Take-Two's boss says a Grand Theft Auto movie is not worth it because the games make way more

'We run the risk of compromising the underlying intellectual property,' Take-Two boss responds to the idea of a Grand Theft Auto movie.

2 minutes & 36 seconds read time

Videogame adaptations are a big thing right now; in the world of prestige TV, we've had the critically acclaimed The Last of Us series on HBO, and there's a Fallout series coming to Prime Video next year. Movie-wise, videogame adaptations are cooking, too, with a well-received Super Mario Bros. movie from Nintendo. The company plans to release a live-action The Legend of Zelda movie - which could be huge if done right.

Take-Two's boss says a Grand Theft Auto movie is not worth it because the games make way more 02

What about the big one, Grand Theft Auto? Arguably the biggest videogame franchise out there - to the point where Grand Theft Auto 6's trailer drop in December could end up being one of the biggest gaming events of the year. And we're talking about a trailer!

According to Take-Two CEO Strauss Zelnick, Rockstar's parent company, adapting GTA into a film or television series would be "super challenging." And with that, there's no financial incentive to do so because GTA makes so much money as a videogame that it might not be worth "compromising the underlying intellectual property" for a fraction of what the franchise pulls in.

Per Take-Two's Q2 FY24 earnings, Grand Theft Auto V has sold (or shipped) 190 million copies globally. With Grand Theft Auto VI on the horizon, it's poised to become the biggest entertainment launch of all time - irrespective of the medium.

Back to the idea of Grand Theft Auto: The Movie or Grand Theft Auto: The TV Series, Strauss Zelnick said the following during the earnings call.

"The hit ratios in the motion picture business are vastly lower than they are in the interactive entertainment business. Our hit ratios for console properties are in the 80% or 90%. The hit ratio for a well-run movie studio is around 30%, which is to say there's a 70% chance that the movie that we license could fail.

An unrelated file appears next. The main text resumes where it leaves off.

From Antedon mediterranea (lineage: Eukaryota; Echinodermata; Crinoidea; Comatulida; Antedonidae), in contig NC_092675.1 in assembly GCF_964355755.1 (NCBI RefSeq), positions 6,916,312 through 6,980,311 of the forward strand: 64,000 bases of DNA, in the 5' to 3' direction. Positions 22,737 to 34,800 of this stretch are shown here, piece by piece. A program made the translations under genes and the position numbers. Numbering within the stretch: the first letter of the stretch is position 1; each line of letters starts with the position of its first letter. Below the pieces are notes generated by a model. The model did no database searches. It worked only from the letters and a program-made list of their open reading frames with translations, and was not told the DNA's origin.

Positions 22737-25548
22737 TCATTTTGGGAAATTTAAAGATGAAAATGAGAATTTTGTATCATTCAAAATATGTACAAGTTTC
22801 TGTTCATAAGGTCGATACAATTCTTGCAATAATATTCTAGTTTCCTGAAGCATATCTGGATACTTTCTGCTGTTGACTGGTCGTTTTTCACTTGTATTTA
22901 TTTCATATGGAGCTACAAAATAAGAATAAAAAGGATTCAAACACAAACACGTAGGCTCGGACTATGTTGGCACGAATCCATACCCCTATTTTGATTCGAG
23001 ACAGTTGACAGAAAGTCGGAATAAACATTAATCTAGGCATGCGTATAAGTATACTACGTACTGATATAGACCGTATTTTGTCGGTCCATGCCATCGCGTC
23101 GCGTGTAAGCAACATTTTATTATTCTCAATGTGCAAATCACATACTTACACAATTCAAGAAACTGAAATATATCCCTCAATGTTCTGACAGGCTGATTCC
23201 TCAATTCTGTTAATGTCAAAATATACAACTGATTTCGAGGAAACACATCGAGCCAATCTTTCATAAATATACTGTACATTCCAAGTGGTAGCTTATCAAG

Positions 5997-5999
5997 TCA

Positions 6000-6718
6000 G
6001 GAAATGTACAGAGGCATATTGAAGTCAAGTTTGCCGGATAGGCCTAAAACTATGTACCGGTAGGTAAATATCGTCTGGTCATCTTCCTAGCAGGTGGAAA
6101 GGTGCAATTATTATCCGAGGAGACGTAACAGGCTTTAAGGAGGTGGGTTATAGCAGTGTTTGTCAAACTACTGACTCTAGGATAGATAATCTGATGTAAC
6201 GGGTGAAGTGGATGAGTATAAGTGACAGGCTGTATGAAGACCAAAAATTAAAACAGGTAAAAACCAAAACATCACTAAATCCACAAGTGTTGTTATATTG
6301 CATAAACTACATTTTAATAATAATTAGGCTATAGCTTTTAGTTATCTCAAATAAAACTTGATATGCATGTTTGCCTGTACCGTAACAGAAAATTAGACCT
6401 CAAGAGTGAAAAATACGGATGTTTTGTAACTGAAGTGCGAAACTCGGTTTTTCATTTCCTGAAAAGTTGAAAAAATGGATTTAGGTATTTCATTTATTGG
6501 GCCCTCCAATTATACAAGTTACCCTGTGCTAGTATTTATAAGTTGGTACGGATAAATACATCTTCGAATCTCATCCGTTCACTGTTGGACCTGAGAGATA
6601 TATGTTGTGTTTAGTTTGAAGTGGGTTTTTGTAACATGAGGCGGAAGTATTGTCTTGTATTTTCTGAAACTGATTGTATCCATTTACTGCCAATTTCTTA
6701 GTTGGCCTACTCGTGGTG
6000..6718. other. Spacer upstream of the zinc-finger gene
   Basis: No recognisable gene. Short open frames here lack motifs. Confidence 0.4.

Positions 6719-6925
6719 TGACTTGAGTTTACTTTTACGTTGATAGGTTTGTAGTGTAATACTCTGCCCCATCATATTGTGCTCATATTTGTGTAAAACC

And so in success, the number, in terms of the benefit to our bottom line... it's not zero, but it's not really material to what we do around here. And in failure, we run the risk of compromising the underlying intellectual property."

"Not really material to what we do around here" translated to a GTA movie or series making money but not enough to take the risk. For example, he explained that Mattel expects to make $125 million from the Barbie IP and movie - a massive hit but still nowhere near Take-Two's GTA earnings. Still, Take-Two isn't against the idea of licensing properties for films and television, as there's a Borderland movie coming out at some point, and BioShock is also being adapted. "We're going to be very, very selective and very careful," Zelnick adds.

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NEWS SOURCE:pcgamer.com

Kosta is a veteran gaming journalist that cut his teeth on well-respected Aussie publications like PC PowerPlay and HYPER back when articles were printed on paper. A lifelong gamer since the 8-bit Nintendo era, it was the CD-ROM-powered 90s that cemented his love for all things games and technology. From point-and-click adventure games to RTS games with full-motion video cut-scenes and FPS titles referred to as Doom clones. Genres he still loves to this day. Kosta is also a musician, releasing dreamy electronic jams under the name Kbit.

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